Dr. Scott Peck: On Love
When anyone attempts to speak about Francis of Assisi, one cannot help but be struck by his effulgent love, and sense of endless grace. As Universalists, we can agree with Dr. Scott Peck, the eminent psychiatrist, who looks at the difficulty of our lives, and at the definition of love as a transformational force.
In The Road Less Traveled, he writes:
[“What is this force that pushes us to grow against the ego resistance’s of our own lethargy? It is love. Love is defined as “the will to extend one’s self for the purpose of nurturing one’s own or another’s spiritual growth.”
When we grow, (as a person, a family or a church community) it is because we are diligently working at it, and we work at it because we love ourselves.
Love is the extension of the self, the very act of evolution.
To try and explain the miracles of grace and evolution, we hypothesize the existence of a God that wants us to grow- a God who loves us. Simple as that might seem, if we take it seriously, we find that this simple notion of a loving God does not make life or death easy. We ask, “Why does God want us to grow?” What are we growing toward? What does this God want of us?”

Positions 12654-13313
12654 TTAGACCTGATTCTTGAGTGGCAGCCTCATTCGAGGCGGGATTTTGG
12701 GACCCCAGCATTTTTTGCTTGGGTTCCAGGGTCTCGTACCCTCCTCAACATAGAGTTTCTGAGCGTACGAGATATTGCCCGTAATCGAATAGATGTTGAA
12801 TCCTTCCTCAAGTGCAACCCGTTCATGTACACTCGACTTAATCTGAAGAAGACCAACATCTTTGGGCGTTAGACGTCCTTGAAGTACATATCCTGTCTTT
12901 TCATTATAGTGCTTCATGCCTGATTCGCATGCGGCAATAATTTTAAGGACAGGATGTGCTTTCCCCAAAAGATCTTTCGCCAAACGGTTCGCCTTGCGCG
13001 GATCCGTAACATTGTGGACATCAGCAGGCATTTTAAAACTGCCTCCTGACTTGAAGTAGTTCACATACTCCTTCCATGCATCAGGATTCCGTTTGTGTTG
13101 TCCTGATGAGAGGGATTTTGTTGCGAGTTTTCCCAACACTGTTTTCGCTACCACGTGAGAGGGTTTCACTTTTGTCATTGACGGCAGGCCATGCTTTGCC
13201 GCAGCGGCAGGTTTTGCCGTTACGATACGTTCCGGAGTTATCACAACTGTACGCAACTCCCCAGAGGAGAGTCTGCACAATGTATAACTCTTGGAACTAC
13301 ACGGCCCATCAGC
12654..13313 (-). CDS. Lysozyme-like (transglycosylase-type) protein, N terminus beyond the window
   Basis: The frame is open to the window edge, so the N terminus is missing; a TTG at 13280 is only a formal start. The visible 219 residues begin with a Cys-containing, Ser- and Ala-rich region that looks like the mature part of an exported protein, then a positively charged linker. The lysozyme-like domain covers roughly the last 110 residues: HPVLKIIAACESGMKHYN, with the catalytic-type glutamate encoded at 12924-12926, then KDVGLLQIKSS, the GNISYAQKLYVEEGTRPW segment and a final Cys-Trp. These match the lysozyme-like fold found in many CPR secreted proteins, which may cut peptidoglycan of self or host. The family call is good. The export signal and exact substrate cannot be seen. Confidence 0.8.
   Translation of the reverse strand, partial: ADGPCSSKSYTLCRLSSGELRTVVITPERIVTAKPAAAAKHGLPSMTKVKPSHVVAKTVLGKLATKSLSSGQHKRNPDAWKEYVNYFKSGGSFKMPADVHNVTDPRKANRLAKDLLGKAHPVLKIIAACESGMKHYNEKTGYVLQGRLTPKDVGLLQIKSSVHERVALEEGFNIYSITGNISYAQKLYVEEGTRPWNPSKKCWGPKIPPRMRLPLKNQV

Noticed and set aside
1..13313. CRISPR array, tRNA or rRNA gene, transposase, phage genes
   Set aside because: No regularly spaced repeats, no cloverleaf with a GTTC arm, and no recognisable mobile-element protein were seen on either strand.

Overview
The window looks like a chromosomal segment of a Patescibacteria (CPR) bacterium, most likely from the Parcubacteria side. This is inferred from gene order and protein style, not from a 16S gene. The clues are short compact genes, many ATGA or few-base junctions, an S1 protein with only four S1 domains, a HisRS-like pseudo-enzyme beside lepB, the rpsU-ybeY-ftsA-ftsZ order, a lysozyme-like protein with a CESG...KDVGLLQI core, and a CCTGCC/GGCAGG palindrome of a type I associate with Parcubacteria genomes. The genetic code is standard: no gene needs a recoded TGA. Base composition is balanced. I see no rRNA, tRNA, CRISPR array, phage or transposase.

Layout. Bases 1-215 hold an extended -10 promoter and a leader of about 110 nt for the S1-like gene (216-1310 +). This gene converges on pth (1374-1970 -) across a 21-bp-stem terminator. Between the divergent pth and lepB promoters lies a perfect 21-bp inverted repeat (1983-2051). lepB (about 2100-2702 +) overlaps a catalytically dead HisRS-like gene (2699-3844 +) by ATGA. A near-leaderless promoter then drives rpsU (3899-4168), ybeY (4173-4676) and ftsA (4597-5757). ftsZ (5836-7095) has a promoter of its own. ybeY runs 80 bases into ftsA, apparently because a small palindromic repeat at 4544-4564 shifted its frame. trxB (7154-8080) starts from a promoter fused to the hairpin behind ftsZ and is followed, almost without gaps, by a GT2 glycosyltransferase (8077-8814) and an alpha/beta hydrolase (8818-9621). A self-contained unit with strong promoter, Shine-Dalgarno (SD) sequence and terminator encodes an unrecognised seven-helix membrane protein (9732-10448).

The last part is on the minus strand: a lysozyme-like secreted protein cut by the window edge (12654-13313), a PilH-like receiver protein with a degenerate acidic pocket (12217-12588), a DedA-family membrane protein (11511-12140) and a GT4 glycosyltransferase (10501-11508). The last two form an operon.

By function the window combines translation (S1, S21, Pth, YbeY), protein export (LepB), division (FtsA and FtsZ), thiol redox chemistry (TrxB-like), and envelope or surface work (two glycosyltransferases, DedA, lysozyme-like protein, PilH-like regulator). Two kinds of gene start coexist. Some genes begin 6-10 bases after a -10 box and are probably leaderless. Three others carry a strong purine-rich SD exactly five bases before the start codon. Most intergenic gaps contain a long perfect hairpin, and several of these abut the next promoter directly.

All of us who postulate a belief in a loving (or Universalist) God come to a single, terrifying idea in the history and consciousness of humankind: God wants us to be like Himself or Herself. We are to grow towards the good, and God is the goal of evolution. It is God who is our source, and it is God who is our destination. This is what is meant when we say God is all in all; the Alpha and the Omega, the Beginning and the End.” If we believe this, it would demand from us all that we can possibly could give towards loving activity; the constant push towards greater wisdom, effectiveness, self improvement and spiritual growth. Its then no wonder that the idea is repugnant: It brings us face to face with our own ego or laziness.]